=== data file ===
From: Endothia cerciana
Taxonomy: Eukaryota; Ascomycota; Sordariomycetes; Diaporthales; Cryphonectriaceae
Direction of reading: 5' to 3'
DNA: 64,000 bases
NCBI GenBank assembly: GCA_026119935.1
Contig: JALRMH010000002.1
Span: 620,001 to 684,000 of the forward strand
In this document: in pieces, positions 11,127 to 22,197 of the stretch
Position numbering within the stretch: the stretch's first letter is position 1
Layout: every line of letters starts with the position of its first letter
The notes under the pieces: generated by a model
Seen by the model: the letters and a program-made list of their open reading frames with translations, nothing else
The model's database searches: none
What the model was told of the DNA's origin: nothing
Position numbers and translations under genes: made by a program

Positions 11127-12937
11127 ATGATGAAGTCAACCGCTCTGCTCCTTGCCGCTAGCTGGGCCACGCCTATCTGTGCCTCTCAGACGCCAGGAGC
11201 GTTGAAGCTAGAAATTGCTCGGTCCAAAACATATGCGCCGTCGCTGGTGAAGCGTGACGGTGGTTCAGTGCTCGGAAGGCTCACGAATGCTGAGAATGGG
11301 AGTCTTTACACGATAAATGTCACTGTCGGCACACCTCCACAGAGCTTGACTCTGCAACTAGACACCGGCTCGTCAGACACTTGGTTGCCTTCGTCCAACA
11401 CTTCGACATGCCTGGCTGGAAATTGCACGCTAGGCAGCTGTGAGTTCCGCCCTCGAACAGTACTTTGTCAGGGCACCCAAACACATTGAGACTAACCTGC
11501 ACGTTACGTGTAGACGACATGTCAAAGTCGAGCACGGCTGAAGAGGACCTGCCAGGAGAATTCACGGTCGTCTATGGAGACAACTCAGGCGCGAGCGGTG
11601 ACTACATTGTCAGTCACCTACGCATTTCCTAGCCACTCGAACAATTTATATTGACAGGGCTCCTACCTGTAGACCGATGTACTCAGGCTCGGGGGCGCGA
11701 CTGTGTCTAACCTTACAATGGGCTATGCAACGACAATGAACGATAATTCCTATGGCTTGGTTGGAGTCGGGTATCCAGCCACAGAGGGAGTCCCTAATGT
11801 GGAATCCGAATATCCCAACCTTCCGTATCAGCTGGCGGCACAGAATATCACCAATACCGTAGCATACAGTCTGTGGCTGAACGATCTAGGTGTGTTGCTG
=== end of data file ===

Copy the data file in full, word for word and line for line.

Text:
From: Endothia cerciana
Taxonomy: Eukaryota; Ascomycota; Sordariomycetes; Diaporthales; Cryphonectriaceae
Direction of reading: 5' to 3'
DNA: 64,000 bases
NCBI GenBank assembly: GCA_026119935.1
Contig: JALRMH010000002.1
Span: 620,001 to 684,000 of the forward strand
In this document: in pieces, positions 11,127 to 22,197 of the stretch
Position numbering within the stretch: the stretch's first letter is position 1
Layout: every line of letters starts with the position of its first letter
The notes under the pieces: generated by a model
Seen by the model: the letters and a program-made list of their open reading frames with translations, nothing else
The model's database searches: none
What the model was told of the DNA's origin: nothing
Position numbers and translations under genes: made by a program

Positions 11127-12937
11127 ATGATGAAGTCAACCGCTCTGCTCCTTGCCGCTAGCTGGGCCACGCCTATCTGTGCCTCTCAGACGCCAGGAGC
11201 GTTGAAGCTAGAAATTGCTCGGTCCAAAACATATGCGCCGTCGCTGGTGAAGCGTGACGGTGGTTCAGTGCTCGGAAGGCTCACGAATGCTGAGAATGGG
11301 AGTCTTTACACGATAAATGTCACTGTCGGCACACCTCCACAGAGCTTGACTCTGCAACTAGACACCGGCTCGTCAGACACTTGGTTGCCTTCGTCCAACA
11401 CTTCGACATGCCTGGCTGGAAATTGCACGCTAGGCAGCTGTGAGTTCCGCCCTCGAACAGTACTTTGTCAGGGCACCCAAACACATTGAGACTAACCTGC
11501 ACGTTACGTGTAGACGACATGTCAAAGTCGAGCACGGCTGAAGAGGACCTGCCAGGAGAATTCACGGTCGTCTATGGAGACAACTCAGGCGCGAGCGGTG
11601 ACTACATTGTCAGTCACCTACGCATTTCCTAGCCACTCGAACAATTTATATTGACAGGGCTCCTACCTGTAGACCGATGTACTCAGGCTCGGGGGCGCGA
11701 CTGTGTCTAACCTTACAATGGGCTATGCAACGACAATGAACGATAATTCCTATGGCTTGGTTGGAGTCGGGTATCCAGCCACAGAGGGAGTCCCTAATGT
11801 GGAATCCGAATATCCCAACCTTCCGTATCAGCTGGCGGCACAGAATATCACCAATACCGTAGCATACAGTCTGTGGCTGAACGATCTAGGTGTGTTGCTG